THEATER REVIEW | Shadow Horse Theatre’s “A Kind of Love Story”: A familiar but funny tale

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If you like romantic comedies (and I do) then A Kind of Love Story is your kind of play. (If romantic comedies bug you, you can probably skip this one.) Shadow Horse Theatre has been in town for a couple of years now (and out in Los Angeles for several years prior to that), but this is their first non-Minnesota Fringe Festival, non-Drinking Game production in the Twin Cities. For this occasion, they’ve chosen to present the regional premiere of Jenelle Riley’s comedy A Kind of Love Story at the Old Arizona Theater. The original production, which premiered in Los Angeles in 2012, won an LA Weekly award for best direction (also by Riley), and was nominated for five other LA Weekly awardstwo for Best Female Comedy Performance, one for Best Male Comedy Performance, one for Comedy Ensemble, and one for Playwriting. Clearly it hit the comedy sweet spot for the California crowd.

“Desperate times call for desperate measures from desperate people.”

The outline of the story is fairly simple—Ally (Kendra McMillan) and Mark (Ware Carlton-Ford) are two hopeful romantics who would be each other’s perfect match, if only they could meet. They both live in the same city, so that helps.  Mark also reads Ally’s weekly newspaper column, which is more than Ally’s boorish ex-boyfriend Max (Matthew Saxe) ever bothered to do.  Also, they’ve only got one degree of separation going since Mark’s latest disastrous attempt at datinghis vapid co-worker, Lucy (Bethany Ford Binkley)also happens to be Ally’s roommate.  

“The warning signsCan’t spell.  Hates his mother. Loves his mother. Lists his religion as Jedi.”

Ally and Mark’s main problem is they’re willing to settle for so much less than they deserve, just in order to avoid being alone. Ally keeps letting Max back in the door for “no strings” sex, while Mark carries a torch for his friend Diane (Amanda Kay Thomm) who is married to his other friend Bob (Matt Kelly). A rogues gallery of social mishaps parades through the play—given life by Catherine Hansen, Jay Kistler, and Benjamin H. Kolis.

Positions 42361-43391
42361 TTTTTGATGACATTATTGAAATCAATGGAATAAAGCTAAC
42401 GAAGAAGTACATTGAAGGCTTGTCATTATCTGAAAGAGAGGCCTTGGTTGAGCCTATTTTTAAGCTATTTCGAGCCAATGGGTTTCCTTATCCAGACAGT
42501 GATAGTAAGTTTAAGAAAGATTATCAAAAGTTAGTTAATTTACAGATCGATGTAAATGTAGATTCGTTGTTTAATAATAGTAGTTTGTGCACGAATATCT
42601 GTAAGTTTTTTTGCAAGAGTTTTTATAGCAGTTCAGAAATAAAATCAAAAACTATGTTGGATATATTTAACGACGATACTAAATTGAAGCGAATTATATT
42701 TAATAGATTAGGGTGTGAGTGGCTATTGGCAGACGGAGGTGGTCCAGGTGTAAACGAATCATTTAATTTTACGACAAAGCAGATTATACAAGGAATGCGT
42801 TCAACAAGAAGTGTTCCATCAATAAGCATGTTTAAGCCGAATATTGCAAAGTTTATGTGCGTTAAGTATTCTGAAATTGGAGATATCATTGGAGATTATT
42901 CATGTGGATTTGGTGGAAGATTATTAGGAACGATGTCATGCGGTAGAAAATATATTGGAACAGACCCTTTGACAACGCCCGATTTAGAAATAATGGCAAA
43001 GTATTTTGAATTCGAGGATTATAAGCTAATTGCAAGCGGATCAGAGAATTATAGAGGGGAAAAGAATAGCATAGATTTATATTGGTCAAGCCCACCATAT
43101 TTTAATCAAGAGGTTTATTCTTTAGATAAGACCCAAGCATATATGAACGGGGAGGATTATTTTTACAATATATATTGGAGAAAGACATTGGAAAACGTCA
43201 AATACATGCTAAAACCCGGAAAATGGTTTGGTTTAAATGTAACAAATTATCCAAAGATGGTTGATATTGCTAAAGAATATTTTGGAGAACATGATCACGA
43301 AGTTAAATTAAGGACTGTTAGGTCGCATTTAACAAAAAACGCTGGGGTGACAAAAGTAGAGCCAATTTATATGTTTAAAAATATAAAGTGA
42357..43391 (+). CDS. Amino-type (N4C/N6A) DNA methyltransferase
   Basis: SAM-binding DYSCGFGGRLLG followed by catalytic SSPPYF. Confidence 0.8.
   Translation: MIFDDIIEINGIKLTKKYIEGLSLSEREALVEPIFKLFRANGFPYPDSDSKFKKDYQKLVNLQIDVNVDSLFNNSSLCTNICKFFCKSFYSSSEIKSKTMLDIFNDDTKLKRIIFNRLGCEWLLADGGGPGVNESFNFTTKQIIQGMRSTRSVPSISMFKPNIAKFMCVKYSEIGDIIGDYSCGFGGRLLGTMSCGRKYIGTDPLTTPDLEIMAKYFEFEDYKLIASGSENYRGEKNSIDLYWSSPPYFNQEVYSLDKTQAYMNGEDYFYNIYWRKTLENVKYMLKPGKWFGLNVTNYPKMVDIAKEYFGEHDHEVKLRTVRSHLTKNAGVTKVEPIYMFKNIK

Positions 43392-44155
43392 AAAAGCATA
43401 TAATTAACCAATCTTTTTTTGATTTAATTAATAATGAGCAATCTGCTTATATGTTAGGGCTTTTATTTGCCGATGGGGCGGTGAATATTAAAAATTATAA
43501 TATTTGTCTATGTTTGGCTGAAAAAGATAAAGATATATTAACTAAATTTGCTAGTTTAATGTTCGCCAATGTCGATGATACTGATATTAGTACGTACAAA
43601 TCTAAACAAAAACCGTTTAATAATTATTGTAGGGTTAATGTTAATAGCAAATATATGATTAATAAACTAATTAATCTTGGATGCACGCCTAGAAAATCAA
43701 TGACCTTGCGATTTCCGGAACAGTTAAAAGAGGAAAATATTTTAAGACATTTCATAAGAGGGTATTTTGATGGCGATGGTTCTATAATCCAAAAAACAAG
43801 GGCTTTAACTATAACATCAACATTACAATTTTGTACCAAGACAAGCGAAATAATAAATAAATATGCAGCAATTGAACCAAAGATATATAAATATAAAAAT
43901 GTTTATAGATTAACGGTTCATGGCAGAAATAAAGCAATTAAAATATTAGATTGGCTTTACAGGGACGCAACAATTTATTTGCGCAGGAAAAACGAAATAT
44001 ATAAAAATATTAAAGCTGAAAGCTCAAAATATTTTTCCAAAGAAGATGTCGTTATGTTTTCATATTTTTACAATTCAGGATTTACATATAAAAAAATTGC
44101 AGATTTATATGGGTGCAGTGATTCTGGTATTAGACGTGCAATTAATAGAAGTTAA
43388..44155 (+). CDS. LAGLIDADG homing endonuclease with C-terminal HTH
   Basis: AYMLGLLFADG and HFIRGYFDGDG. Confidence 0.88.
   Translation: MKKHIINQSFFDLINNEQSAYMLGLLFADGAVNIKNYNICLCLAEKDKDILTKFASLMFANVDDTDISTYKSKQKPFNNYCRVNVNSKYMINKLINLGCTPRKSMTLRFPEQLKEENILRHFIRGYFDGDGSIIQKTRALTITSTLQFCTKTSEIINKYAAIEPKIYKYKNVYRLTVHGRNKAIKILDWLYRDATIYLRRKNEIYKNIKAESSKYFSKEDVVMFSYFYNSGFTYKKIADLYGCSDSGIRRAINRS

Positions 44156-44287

“Let’s go to McDonald’s sometime, but only ironically.”

If Ally would just listen to the counsel of her brash, no-nonsense friend Kelly (Kelliann Kary), rather than the unhelpful advice of Lucy, she might finally kick Max to the curb. Thankfully, a late in the second act appearance by Ally’s favorite author Casey (Siddeeqah Shabazz), who just happens to also be Mark’s older sister, may be able to help set things right. Overseeing all of this is a snarky Narrator (Christopher J. Mogel) who will not stop injecting himself into the action, even when the characters beg him to get lost.

“He could be a rapist, or disfigured, or an actor.”

A Kind of Love Story is a clever script with a lot of laugh lines scattered throughout the evening. The cast, under Bethany Simmons’ direction, does a good job of keeping things moving along. As our two heroes, Ally and Mark, Kendra McMillan and Ware Carlton-Ford give the production the strong anchors it needs. In fact, the major shortcoming of the script is that it deliberately keeps them apart until the very end, so it’s hard to invest in them as a couple, even though we like them both as individuals. The one scene where they almost have a conversation together—instant messaging online—is the one place where the play really takes off from a character standpoint. The two actors are so likable, and their chemistry together is so good, even though they’re not even making eye contact with one another, that everything clicks.

“You cheated on me with my roommate and a can of Crisco.”